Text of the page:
Muscat: The 23 inmates at the high-security Central Prison in Sumayil ended their two-week hunger strike on Sunday after one of their lawyers convinced them that the Supreme Court had agreed to take up their cases on March 4.
On February 9, 18 activists, writers and bloggers went on hunger strike demanding speedy trial of their cases in the Appeals Court and the Supreme Court, respectively.
During the strike writer and human rights activist Saeed Al Hashmi, who was put in a solitary confinement, had to be moved to Muscat to be admitted to Khoula Hospital and later to the Royal Hospital.
Esmail Al Muqabali, Mohammad Al Habsi, Mukhtar Al Hinai, Ali Al Muqabali, Ahmad Al Kharusi and Bassam Abu Qasida were also taken to the Sumayil Hospital after their sugar levels dropped during the strike.
Last week some 50 family members, including women and children, met the Shura Council chairman Shaikh Al Maawali and two deputy chairmen — Salim Bin Ali Bin Salim Al Kaabi and Abdullah Khalifa Bin Khamis Al Majali — and four other elected Shura members.
“We were assured by the Shura chairman about the Supreme Court taking up the cases on March 4 but the activists at the Sumayil Prison wanted ‘proof’ of that assurance to end the strike,” Khawla Bint Salem Al Hashmi, wife of writer-activist Al Hashmi, told Gulf News on Sunday.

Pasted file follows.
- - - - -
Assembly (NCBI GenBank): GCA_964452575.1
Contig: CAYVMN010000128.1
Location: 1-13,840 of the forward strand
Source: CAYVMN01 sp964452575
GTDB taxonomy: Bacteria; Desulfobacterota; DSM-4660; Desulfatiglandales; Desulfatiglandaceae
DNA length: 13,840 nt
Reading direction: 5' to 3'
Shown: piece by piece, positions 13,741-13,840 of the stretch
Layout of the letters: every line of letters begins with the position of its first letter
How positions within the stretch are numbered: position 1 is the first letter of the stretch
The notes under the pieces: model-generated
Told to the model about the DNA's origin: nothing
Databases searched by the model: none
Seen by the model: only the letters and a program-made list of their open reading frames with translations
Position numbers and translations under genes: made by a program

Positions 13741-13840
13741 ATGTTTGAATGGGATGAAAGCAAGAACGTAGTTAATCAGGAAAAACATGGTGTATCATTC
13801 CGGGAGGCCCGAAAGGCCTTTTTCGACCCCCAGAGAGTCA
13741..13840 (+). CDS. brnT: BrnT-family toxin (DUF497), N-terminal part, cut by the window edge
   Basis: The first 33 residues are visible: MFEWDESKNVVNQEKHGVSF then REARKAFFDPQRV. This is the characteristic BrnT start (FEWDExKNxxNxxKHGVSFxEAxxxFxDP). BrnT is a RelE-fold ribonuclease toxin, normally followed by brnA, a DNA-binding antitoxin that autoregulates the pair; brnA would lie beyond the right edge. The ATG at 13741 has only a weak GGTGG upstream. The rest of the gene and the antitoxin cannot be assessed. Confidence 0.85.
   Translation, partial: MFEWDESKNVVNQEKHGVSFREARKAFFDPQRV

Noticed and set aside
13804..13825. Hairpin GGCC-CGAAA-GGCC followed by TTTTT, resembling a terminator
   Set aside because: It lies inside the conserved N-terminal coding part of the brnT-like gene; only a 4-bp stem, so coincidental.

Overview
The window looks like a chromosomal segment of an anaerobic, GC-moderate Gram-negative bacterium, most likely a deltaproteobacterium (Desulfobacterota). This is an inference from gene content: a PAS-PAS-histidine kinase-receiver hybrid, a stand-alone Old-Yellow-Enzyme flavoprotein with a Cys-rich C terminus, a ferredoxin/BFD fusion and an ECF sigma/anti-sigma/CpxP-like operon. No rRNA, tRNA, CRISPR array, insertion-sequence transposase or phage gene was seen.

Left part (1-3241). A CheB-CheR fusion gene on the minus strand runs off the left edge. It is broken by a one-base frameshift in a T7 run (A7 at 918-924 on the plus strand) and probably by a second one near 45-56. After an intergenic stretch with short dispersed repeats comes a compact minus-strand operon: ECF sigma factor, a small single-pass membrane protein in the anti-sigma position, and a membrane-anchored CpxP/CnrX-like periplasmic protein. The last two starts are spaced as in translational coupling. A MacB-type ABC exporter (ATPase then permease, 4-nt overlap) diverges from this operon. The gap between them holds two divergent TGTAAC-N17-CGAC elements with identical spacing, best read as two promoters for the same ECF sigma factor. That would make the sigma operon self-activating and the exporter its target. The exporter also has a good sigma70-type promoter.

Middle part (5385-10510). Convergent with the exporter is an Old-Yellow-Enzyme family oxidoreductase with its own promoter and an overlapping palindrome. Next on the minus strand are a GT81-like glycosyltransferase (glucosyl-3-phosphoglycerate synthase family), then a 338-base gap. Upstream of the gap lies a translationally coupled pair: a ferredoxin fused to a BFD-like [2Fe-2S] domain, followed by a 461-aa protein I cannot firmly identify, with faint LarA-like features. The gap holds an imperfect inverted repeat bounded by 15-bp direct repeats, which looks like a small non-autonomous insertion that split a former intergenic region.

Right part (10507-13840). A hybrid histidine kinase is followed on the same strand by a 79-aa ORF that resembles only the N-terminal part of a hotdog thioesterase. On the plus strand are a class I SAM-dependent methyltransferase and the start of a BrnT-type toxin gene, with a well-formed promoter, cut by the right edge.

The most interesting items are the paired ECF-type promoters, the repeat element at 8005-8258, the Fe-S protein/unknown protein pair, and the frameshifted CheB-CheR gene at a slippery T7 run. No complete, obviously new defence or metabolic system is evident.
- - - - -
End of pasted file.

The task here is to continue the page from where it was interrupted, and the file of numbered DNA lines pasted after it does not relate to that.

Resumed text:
However, she added that the Supreme Court had no policy of giving any ‘proof’ about its assurance. “Lawyer Yaqoub Al Harthi informed the activists in the prison that the Supreme Court would take up the case of wrongful gathering from March 4,” she said, adding that the inmates decided to end their strike after Al Harthi’s assurances.
“I was informed by Nasser Al Ghilani from the prison that they have ended [their] fast for now but if the cases are not taken up on March 4, they will resume their hunger strike,” Al Hashmi said.
She also said that another demand of the activists would also be studied by the judicial authorities from Monday. The fasting activists were also demanding that the Appeals Court immediately take up their cases of insulting Sultan Qaboos and violating the country’s cyber laws.
“If the cases are decided fast they can spend time simultaneously for two cases, otherwise they will have to be in prison for longer period,” an activist, who is out on bail, told Gulf News.
Al Harthi was not available for comment.